Skip to content →

Category: Events

Events I attend to, or that I hear from.

WordCamp Geneva 2016

WordCamp Switzerland 2016 has been a great event.

WordCamp Geneva 2016 logo

Many interesting topics arose during #wcgva. I pick the following points as the ones that made the most impact.

The most important thing was the forthcoming WordPress REST API, who will allow WordPress to support a vast range of requirements. From 2017 on WordPress will be capable of dealing with content that updates continuously in a proper way, and to do it without human intervention.

When you consider the envisage tide of IoT future applications, the prospect is most WordPress installations will manage their content through this interface in a few years.

I also think that it is very meaningful that a lot of discussions were focused on WordPress backend and the services it provides to its users. The panel What is missing in WordPress to be the perfect CMS devoted its attention entirely to backend features. In addition, Mark Howells-Mead discussed the WordPress possibilities as a headless CMS, taking advantage of legacy systems like Typo3 or expertise on front-end technologies like AngularJS.

Add this to what I’ve said in the previous point and we face a new scenario where WordPress acts mainly as a fully-fledged content management system and no longer as a PHP framework to easily develop websites. This is a huge change for the product.

Big news: WordPress core is advancing towards proper multi-language support. WordPress 4.7 will provide a host of new internationalization features that hopefully will pave the road for easier multilingual sites development.

I don’t expect WordPress to pull the rug out under their partners feet, so plugins like WPML, Bogo or MultilingualPress will most probably still be required to build proper multilingual sites, but developing content services for markets that span more than one language (welcome to globalization!) is a requirement that should be fulfilled easier with future WordPress releases.

Last, it was very interesting to hear Beatrice Otto‘s dissertation on the struggle of a non-computer-savvy professional when developing her first WordPress project.

A necessary call to user friendliness to developers, designers and technical writers who have devoted time and effort to master tools and jargon, and who are making products for people who do not have the time or money to acquire the same background. We must work better.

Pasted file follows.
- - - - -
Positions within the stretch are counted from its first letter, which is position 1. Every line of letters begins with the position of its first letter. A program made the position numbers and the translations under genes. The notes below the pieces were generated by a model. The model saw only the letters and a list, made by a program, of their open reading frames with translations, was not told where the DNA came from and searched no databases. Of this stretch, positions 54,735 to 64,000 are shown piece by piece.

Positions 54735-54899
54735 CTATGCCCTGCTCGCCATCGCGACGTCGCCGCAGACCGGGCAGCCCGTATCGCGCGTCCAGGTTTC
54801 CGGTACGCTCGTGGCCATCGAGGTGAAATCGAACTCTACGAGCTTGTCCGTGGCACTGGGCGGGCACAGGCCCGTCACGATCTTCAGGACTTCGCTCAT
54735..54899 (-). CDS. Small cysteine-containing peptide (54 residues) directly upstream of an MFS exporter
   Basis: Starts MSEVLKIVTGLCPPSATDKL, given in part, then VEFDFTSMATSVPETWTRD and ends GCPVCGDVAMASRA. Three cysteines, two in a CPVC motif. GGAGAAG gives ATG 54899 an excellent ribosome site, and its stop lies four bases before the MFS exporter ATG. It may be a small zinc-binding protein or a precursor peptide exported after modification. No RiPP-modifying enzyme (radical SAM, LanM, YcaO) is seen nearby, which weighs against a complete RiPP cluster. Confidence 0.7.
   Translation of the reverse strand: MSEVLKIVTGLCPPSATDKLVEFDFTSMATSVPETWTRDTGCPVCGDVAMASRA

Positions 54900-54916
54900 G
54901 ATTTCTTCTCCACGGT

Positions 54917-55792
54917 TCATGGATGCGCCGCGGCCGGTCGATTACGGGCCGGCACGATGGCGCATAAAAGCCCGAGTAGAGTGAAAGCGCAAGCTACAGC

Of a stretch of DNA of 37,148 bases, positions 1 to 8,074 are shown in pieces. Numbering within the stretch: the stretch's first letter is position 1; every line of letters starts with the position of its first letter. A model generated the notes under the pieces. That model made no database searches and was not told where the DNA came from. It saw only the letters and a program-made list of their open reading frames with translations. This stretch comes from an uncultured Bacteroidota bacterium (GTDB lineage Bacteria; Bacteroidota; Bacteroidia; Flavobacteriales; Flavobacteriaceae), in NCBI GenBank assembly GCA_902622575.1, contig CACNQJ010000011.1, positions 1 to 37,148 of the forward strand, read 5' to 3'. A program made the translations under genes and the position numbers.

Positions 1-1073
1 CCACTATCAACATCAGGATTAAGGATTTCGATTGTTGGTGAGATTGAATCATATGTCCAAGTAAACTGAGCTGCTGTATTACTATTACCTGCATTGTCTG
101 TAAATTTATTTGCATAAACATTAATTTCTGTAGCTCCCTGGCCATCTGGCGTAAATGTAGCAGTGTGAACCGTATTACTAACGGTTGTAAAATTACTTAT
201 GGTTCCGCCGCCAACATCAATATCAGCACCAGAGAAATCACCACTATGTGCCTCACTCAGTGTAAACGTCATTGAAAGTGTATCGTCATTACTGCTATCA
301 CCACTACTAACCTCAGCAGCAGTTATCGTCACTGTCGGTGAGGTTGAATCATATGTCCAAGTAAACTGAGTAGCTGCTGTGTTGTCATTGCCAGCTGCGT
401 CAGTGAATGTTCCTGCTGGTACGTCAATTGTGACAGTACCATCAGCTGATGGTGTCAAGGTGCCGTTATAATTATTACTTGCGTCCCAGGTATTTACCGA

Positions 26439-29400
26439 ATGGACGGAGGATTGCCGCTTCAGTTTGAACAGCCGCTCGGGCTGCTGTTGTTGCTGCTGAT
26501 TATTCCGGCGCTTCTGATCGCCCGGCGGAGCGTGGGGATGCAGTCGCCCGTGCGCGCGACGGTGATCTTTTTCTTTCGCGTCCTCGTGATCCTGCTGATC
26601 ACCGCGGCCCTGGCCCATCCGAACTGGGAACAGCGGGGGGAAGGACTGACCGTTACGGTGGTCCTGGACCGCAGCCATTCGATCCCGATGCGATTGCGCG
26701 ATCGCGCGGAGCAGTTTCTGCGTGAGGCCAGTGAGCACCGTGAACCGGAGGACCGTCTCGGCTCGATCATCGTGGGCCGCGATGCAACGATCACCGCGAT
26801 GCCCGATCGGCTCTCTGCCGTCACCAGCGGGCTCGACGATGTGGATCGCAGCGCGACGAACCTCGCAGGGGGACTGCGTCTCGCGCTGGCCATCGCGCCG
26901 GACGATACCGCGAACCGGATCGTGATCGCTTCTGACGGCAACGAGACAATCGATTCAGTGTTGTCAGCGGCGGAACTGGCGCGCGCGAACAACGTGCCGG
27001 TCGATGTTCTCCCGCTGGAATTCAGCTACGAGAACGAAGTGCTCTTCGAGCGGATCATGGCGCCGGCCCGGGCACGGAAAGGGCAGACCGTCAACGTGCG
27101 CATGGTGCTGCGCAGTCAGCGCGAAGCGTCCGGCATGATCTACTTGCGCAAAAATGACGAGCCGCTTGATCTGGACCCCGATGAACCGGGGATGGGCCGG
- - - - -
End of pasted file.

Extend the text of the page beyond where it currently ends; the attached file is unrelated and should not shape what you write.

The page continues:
Any thoughts about these topics? What feature do you miss in WordPress?

I look forward to your comments… and to the next WordCamp.

Leave a Comment

WordPress Performance meeting in Bern

Yesterday I attended the WordPress Bern Group session on Performance Optimization.

WordPress Bern Group

It was a pleasant and interesting meeting (though my poor Swiss German skills) where Nico Martin from vir2al websolutions discussed the most obvious topics to look after when optimizing a WordPress (actually, any) site:

The image load hugely depends on the image size, which in turn depends on the image dimensions and resolution. You must balance the required quality and dimensions for the actual display device to use in your pages.

If you think this is not such an issue, multiply all your site’s images for the number of different size versions when developing a responsive design. I assume you want your site to run fast and be handsome on every possible screen, do you?

Herr Martin discussed the benefits of using progressive jpeg, a question that has supporters and antagonists. He also demonstrated the EWWW Image Optimizer WordPress plugin, which streamlines image optimization.

As for the code minification, he demonstrated how to do it easily by using the Sublime Text editor and Autoptimize WordPress plugin.

Of course this only addresses the removal of spurious characters and not proper code optimization, but the latter is a much larger issue that deals with the quality of your developers’ work.

He also recalled the usual tactics of moving scripts to the footer of the page in order to improve the perceived performance. Not something that is always feasible, but certainly worth to consider.

Finally Nico Martin demonstrated Google’s PageSpeed Insights to test the load time of different webpages, both their desktop and mobile renderings.

WP Bern is a group that’s well worth to check out if you have any interest in web development. I also attended the session on [WordPress Backup & Restore] which was really interesting, too.

You may read about their activities in the WP Bern homesite and join their meetings by using their Meetup group

Leave a Comment